Venne, who became chairman of the 11,000-member Crow Tribe in 2002, was praised by President Obama as a leader who engaged in a "fervent quest for a better life for his people."
Venne greeted Obama last summer during a campaign stop in Montana. The Crow adopted Obama as a member of the Black Eagle family. Last month, Obama watched Venne lead Crow horsemen during the inaugural parade in Washington.
Sen. Max Baucus (D-Mont.) said Venne was a progressive leader who "always pushed the envelope when fighting for better healthcare and economic prosperity" on the Crow reservation.
Venne was born in Helena, Mont., and raised by his grandmother at the Crow Reservation. He went into the Army in 1966 and earned his GED there. He served in Vietnam and worked as a police officer after his discharge.
Throughout his tribal chairmanship, he supported programs against the use of methamphetamine and encouraged a healthful way of life on the reservation. He was instrumental in the U.S. Senate Indian Affairs Committee's selection of Crow Agency, Mont., as the place for a 2007 hearing on Indian healthcare.
Bernard Ashley He helped take wife's design business global Sir Bernard Ashley, 82, who teamed up with his wife to build the Laura Ashley fashion and home furnishings brand into a global business, died Saturday at his home in the Elan Valley in Wales, his family said. The cause of death was not announced.
Ashley had the business brain that propelled his wife's flair for nostalgic designs and floral prints into a thriving business.
He was born Aug. 11, 1926, served in the British army during World War II, then married Laura Mountney in 1949.
Inspired by a trip to Italy four years later, she designed some scarves. The couple, who had invested 10 pounds in a screen, dyes and linens, made the scarves in their apartment and found a ready market.
They gradually built up the business; by the time Laura Ashley died in 1985, the group had 220 shops in 12 countries. But in 1990 the company reported its first loss. Critics said the company had expanded too rapidly and had not nurtured new talent.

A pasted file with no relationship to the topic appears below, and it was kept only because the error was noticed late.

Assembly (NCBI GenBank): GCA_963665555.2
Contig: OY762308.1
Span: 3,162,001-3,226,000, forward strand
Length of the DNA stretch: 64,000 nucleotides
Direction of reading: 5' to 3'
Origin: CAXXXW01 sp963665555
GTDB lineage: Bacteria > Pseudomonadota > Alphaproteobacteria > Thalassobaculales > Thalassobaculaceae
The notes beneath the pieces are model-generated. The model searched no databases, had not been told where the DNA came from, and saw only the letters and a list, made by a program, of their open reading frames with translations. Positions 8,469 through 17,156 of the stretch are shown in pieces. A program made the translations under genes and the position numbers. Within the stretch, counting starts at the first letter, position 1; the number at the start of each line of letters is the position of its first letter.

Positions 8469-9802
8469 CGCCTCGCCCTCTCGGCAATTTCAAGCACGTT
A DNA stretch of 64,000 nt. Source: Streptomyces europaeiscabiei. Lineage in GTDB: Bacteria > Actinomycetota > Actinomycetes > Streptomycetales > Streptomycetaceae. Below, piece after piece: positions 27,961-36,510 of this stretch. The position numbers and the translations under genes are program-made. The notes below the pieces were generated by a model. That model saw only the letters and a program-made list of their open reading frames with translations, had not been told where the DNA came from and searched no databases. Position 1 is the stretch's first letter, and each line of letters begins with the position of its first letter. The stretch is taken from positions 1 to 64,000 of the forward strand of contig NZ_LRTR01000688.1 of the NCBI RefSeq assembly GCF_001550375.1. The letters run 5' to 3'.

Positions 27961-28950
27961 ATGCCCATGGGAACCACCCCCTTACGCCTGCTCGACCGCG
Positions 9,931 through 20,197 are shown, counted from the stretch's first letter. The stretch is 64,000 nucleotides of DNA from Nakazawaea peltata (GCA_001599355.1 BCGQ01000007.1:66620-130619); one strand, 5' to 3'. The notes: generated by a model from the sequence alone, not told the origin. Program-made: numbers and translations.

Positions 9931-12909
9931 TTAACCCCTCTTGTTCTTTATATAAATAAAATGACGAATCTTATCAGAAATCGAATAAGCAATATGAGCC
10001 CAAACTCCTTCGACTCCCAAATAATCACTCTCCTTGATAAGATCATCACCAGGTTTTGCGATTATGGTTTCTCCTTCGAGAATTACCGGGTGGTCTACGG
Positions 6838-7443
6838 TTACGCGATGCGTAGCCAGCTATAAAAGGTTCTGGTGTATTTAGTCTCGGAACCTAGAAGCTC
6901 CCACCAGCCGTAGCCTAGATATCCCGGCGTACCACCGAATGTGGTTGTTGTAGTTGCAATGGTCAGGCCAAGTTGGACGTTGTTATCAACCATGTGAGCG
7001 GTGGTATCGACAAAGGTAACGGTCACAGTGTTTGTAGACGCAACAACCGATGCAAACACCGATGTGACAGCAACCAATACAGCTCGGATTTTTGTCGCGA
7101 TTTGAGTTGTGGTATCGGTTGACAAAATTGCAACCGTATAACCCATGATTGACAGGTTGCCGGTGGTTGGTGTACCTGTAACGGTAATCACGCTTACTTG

Expansion into the U.S. proved especially troublesome, and the company struggled for years with losses, management clashes and changing fashion tastes.
Ashley had a reputation as a sometimes prickly and temperamental man -- "a sort of walking whirlwind, full of ideas," in the words of former Ashley designer Brian Jones.
Ashley retired as chairman of Laura Ashley Holdings in 1993 but remained a board member until 1998.
MUI Group of Malaysia gained control of the company in 1998 and it sold the North American stores the next year. The Ashley family cut its connections to the company in 2001.
In 2000, Ashley set up a new fabrics business, Elanbach, at Llangoed Hall, a country house hotel he owned.
Nuclear physicist invented implanted heart pump
Peer Portner, 68, the inventor of an implanted electrical pump for heart-failure patients, died of cancer Feb. 9 at his home in the San Francisco Bay area, according to an announcement from Stanford University.
Originally trained as a nuclear physicist, Portner became a consulting professor of cardiothoracic surgery at Stanford University School of Medicine. He began working with doctors at the school in the early 1970s to develop his pump, called the left ventricular assist device.
In 1984, the device kept a heart patient alive for eight days until a transplant was found, the first time such a device was successfully implanted in a human, the university said.
He founded Oakland-based Novacor Medical Corp. to develop the pump and led research for more than 30 years to improve the device.
More than 1,700 patients in more than 100 medical centers around the world have had one of the devices implanted.
Portner was born a British citizen in Kenya and received his undergraduate and graduate degrees from McGill University in Montreal. He was a National Research Council Fellow at Oxford University in England.
-- Times staff and wire reports